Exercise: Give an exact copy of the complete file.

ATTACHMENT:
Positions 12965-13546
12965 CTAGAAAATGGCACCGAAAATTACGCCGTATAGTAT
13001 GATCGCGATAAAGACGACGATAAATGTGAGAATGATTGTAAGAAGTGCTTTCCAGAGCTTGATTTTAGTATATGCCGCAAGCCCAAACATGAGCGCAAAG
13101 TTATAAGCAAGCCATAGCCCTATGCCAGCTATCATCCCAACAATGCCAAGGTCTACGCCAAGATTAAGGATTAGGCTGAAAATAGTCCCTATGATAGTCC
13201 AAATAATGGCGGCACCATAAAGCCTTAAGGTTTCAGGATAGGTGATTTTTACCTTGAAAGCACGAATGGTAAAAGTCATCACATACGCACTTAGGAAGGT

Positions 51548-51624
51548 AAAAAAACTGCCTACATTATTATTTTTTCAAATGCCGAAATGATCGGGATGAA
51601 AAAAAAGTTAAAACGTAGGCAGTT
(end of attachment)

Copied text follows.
Positions 12965-13546
12965 CTAGAAAATGGCACCGAAAATTACGCCGTATAGTAT
13001 GATCGCGATAAAGACGACGATAAATGTGAGAATGATTGTAAGAAGTGCTTTCCAGAGCTTGATTTTAGTATATGCCGCAAGCCCAAACATGAGCGCAAAG
13101 TTATAAGCAAGCCATAGCCCTATGCCAGCTATCATCCCAACAATGCCAAGGTCTACGCCAAGATTAAGGATTAGGCTGAAAATAGTCCCTATGATAGTCC
13201 AAATAATGGCGGCACCATAAAGCCTTAAGGTTTCAGGATAGGTGATTTTTACCTTGAAAGCACGAATGGTAAAAGTCATCACATACGCACTTAGGAAGGT

Positions 51548-51624
51548 AAAAAAACTGCCTACATTATTATTTTTTCAAATGCCGAAATGATCGGGATGAA
51601 AAAAAAGTTAAAACGTAGGCAGTT